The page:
Is there a “July effect” in pediatric neurosurgery?

Yimo Lin, Rory R. Mayer, Terence Verla, Jeffrey S. Raskin, Sandi Lam*

*Corresponding author for this work

Research output: Contribution to journalArticlepeer-review

13 Scopus citations


Purpose: The belief that July, when resident physicians’ training year begins, may be associated with increased risk of patient morbidity and mortality is known as the “July effect.” This study aimed to compare complication rates after pediatric neurosurgical procedures in the first versus last academic quarters in two national datasets. Methods: Data were extracted from the National Surgical Quality Improvement Program-Pediatrics (NSQIP-P) database for year 2012 for 30-day complication events and the Kids’ Inpatient Database (KID) for year 2012 for in-hospital complication events after pediatric neurosurgical procedures. Descriptive and analytic statistical methods were used to characterize the impact of seasonal variation between the first and last quarters on complications. Results: Three thousand six hundred twenty-four procedures in the NSQIP-P dataset and 14,855 hospitalizations in KID were included in the study cohort. No significant difference was observed between the first and fourth quarters for these complication events: wound disruption/dehiscence, wound infection, nerve injury, bleeding requiring transfusion, central line-associated BSI, deep venous thrombosis/pulmonary embolism, urinary tract infection, renal failure, re-intubation/pulmonary failure, cardiac arrest, stroke, coma, and death. There was no difference in the average length of stay or average length of surgical time. In the NSQIP-P, the first quarter was associated with a significantly increased incidence of pneumonia and unplanned re-operation; there was a trend towards increased incidence of unplanned re-admission and sepsis. In KID, there was no difference in the rate of pneumonia or sepsis. Conclusion: For the majority of morbidity and mortality events, no significant difference was found in occurrence rates between the first and last quarters.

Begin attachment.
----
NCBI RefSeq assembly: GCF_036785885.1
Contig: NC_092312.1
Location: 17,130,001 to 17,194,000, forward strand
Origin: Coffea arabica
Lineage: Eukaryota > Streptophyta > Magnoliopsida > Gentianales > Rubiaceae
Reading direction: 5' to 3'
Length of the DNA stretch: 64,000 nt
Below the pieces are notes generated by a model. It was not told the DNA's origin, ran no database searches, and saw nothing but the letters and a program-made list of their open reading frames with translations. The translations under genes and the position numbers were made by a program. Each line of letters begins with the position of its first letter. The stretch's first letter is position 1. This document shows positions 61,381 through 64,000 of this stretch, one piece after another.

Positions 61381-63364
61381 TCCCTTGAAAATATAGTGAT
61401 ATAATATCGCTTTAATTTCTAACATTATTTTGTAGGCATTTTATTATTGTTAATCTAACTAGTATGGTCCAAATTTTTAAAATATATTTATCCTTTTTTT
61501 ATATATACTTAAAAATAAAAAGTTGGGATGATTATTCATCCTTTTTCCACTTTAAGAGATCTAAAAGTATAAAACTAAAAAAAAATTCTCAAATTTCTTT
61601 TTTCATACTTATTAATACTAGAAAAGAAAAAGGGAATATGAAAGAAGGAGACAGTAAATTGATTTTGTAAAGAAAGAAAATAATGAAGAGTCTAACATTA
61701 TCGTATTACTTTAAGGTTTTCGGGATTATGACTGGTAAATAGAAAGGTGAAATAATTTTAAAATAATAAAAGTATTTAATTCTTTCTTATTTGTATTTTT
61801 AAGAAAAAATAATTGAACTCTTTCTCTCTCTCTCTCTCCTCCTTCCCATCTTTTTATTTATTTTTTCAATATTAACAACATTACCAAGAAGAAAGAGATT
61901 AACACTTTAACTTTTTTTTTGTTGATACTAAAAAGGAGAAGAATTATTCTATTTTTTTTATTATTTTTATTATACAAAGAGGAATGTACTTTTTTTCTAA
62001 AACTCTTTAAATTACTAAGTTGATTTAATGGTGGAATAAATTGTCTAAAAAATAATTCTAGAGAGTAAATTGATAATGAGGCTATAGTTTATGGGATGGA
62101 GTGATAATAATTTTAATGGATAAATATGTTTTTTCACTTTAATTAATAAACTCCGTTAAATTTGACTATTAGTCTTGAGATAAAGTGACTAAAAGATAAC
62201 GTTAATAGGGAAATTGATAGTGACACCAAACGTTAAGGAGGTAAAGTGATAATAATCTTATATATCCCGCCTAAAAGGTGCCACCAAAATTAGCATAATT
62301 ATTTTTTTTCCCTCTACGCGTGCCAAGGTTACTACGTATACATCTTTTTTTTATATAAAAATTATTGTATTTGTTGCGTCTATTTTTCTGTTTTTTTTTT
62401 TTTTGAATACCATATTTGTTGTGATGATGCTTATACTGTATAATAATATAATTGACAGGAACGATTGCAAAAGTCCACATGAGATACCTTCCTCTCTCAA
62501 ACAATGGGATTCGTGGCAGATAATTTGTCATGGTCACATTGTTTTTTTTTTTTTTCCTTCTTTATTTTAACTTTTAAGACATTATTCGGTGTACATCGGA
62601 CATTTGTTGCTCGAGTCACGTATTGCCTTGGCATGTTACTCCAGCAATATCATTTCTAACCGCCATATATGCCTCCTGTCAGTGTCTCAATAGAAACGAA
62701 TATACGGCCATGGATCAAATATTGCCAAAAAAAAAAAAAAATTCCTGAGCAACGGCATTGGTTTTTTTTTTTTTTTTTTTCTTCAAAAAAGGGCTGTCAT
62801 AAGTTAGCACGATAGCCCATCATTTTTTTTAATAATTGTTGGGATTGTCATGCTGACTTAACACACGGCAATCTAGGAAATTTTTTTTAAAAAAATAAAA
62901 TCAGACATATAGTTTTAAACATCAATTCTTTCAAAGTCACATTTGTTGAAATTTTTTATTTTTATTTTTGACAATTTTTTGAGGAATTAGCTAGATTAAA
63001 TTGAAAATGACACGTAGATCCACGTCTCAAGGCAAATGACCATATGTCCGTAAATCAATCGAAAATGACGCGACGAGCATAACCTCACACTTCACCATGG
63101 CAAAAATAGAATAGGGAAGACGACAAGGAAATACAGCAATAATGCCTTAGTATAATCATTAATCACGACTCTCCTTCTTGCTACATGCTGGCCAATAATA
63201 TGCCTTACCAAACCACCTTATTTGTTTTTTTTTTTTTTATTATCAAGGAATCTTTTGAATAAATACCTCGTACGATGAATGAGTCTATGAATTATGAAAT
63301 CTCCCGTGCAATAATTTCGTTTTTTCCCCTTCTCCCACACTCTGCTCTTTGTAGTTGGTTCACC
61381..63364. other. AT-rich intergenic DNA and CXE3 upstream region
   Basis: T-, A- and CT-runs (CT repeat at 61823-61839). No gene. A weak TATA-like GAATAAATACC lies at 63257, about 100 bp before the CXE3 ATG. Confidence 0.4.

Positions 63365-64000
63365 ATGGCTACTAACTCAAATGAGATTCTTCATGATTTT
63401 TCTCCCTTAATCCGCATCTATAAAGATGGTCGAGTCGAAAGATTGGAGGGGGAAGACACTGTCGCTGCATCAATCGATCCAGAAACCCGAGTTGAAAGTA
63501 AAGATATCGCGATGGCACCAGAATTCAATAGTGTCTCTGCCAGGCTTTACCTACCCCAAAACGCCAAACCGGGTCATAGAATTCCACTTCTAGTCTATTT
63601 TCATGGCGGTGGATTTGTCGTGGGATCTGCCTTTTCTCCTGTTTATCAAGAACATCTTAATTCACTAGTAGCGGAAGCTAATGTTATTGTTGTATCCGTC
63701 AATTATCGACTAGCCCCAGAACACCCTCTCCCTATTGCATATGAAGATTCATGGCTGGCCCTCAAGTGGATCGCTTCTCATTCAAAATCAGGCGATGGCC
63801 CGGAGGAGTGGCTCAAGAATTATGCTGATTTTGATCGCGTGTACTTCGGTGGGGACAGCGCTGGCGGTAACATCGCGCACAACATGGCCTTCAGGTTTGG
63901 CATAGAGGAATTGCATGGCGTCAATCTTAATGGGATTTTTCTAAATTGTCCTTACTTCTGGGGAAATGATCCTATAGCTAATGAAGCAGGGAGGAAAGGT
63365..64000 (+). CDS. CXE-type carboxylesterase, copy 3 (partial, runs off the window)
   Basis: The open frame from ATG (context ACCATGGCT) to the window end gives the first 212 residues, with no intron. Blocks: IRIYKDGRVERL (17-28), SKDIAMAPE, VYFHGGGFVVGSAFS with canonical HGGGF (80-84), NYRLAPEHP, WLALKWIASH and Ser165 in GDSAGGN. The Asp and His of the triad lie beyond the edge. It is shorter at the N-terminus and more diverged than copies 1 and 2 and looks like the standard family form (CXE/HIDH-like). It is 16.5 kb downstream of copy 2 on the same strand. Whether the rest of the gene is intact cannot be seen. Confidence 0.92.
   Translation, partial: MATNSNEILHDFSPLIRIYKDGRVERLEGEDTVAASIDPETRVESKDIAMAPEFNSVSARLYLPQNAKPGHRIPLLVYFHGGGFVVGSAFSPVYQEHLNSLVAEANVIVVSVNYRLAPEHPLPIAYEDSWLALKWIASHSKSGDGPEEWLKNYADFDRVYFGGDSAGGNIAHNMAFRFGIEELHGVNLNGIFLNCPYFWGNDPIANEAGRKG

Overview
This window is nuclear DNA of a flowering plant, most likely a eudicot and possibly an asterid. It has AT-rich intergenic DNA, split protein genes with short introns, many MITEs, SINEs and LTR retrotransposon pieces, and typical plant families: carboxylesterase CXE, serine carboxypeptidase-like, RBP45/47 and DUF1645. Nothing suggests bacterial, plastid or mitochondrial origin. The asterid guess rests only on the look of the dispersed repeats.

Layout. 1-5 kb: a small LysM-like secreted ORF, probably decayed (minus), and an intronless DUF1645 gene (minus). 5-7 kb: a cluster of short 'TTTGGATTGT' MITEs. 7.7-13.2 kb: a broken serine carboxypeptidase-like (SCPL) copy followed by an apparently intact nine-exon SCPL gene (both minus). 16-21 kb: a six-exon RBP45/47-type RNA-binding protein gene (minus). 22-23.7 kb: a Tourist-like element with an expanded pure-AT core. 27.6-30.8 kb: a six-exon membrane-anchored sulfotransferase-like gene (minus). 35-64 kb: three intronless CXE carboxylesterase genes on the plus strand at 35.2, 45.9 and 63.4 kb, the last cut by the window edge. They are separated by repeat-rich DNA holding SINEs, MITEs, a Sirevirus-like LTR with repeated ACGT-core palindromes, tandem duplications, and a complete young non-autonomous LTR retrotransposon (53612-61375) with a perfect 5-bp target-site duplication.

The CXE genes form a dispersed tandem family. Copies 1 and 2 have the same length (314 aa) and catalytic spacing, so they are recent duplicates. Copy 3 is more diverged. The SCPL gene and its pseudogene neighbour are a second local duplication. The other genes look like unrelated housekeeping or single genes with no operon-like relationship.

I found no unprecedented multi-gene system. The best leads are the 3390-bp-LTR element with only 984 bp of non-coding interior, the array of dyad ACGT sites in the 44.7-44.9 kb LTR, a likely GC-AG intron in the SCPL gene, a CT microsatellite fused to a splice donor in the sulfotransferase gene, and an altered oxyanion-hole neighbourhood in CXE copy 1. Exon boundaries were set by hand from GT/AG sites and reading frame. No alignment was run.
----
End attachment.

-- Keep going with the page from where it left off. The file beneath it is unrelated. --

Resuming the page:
Original languageEnglish (US)
Pages (from-to)1367-1371
Number of pages5
JournalChild's Nervous System
Issue number8
StatePublished - Aug 1 2017


  • Academic medical center
  • July effect
  • Outcomes
  • Resident education
  • Training

ASJC Scopus subject areas

  • Pediatrics, Perinatology, and Child Health
  • Clinical Neurology


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